Published in Winter 2001, this special issue of the Richmond Fed's quarterly journal commemorated the 50th anniversary of the Accord.
An accord for Fed credit policy should supplement the monetary policy Accord of 1951 and should be based on three principles: (1) credit policy should not fund insolvent institutions, (2) credit policy should not fund expenditures that ought to get congressional authorization, and (3) Congress should not direct the Fed to transfer assets to the Treasury to reduce the federal deficit. The proposed accord is discussed with regard to three Fed credit policies: liquidity assistance to depository insitutions, sterilized foreign exchange operations, and the transfer of Fed surplus to the Treasury.
After the Accord: Reminiscences on the Birth of the Modern Fed
by Robert L. Hetzel and Ralph F. Leach
William McChesney Martin became Chairman of the Board of Governors of the Federal Reserve System at the time of the March 1951 Treasury-Fed Accord and, in effect, created the modern Federal Reserve System. The authors recount some of the early events that shaped the modern Fed. They also relate how Chairman Martin helped to create a viable, free market in government securities whose stability did not require Fed intervention and how he reinvigorated the original federal structure of the Federal Reserve System.
The Fed's asset acquisition practices should adhere to two closely related principles that would support monetary policy by strengthening the Fed's independence: asset acquisition should respect the integrity of fiscal policy and minimize the risk of political entanglements involving Fed credit allocation. Restricting Fed assets to Treasury securities conforms well to both principles. By extending its credit to the Treasury, the Fed minimizes its participation in private credit markets and transfers directly to the government all the revenue (net of the Fed's operating expenses) from money creation. The authors propose that the Fed and the Treasury cooperate, under the auspices of Congress if need be, to enable the Fed to continue to rely on Treasury securities even as the publicly held debt is paid down.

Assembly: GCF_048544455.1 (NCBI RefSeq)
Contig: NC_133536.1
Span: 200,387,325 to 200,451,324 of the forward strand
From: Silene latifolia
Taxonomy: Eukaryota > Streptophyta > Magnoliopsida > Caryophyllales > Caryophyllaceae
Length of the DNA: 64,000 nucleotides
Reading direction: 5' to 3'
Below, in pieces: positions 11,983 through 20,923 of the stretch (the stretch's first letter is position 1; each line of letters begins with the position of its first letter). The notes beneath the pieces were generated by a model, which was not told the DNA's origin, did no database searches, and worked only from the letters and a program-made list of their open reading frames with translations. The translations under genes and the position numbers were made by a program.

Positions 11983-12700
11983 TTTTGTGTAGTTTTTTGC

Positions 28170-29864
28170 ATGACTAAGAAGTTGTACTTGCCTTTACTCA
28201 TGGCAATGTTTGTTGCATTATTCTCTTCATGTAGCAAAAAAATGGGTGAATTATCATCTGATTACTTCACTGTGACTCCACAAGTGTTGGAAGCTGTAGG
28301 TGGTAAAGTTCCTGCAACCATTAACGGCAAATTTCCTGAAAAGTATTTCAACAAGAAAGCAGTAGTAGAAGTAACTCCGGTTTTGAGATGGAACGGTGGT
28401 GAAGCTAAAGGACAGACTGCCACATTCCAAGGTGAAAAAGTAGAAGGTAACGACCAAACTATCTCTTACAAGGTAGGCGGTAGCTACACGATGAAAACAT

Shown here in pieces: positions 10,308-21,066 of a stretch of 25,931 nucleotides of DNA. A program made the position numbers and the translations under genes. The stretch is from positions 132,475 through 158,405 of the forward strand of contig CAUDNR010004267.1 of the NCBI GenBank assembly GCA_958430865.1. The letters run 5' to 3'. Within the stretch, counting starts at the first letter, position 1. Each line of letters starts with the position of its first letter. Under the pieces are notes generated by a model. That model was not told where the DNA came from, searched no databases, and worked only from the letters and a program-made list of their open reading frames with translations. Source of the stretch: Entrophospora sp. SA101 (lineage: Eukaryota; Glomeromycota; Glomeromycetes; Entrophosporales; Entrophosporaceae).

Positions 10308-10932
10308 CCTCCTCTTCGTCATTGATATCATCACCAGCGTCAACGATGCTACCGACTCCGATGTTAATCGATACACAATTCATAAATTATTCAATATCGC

Until March 1951, the Treasury compelled the Federal Reserve System to continue the pegging of government security prices that had begun in World War II. To break free from that obligation, the Fed would have to win a public confrontation with the President of the United States. Such an outcome appeared improbable given the historical context of the Korean War. The authors chronicle the dramatic confrontation between the Fed and the White House that ended with the March 1951 Accord.
The 1920s saw the Fed reject a state-of-the-art quantity theory framework for a flawed real bills one. The quantity theory framework featured the money stock, price level, and real interest rates as policy guides. By contrast, the real bills framework featured nominal interest rates, volume of discount window borrowing, and type of commercial paper eligible for discount. When the start of the Great Depression put these rival sets of indicators to the test, the quantity theory set correctly signaled that monetary policy was sharpley contractionary, while the real bills set incorrectly signaled that money and credit conditions were sufficiently easy and needed no correction. This experience shows that policy guides originating in a theoretically flawed framework can lead the policymaker astray.
Amanda L. Kramer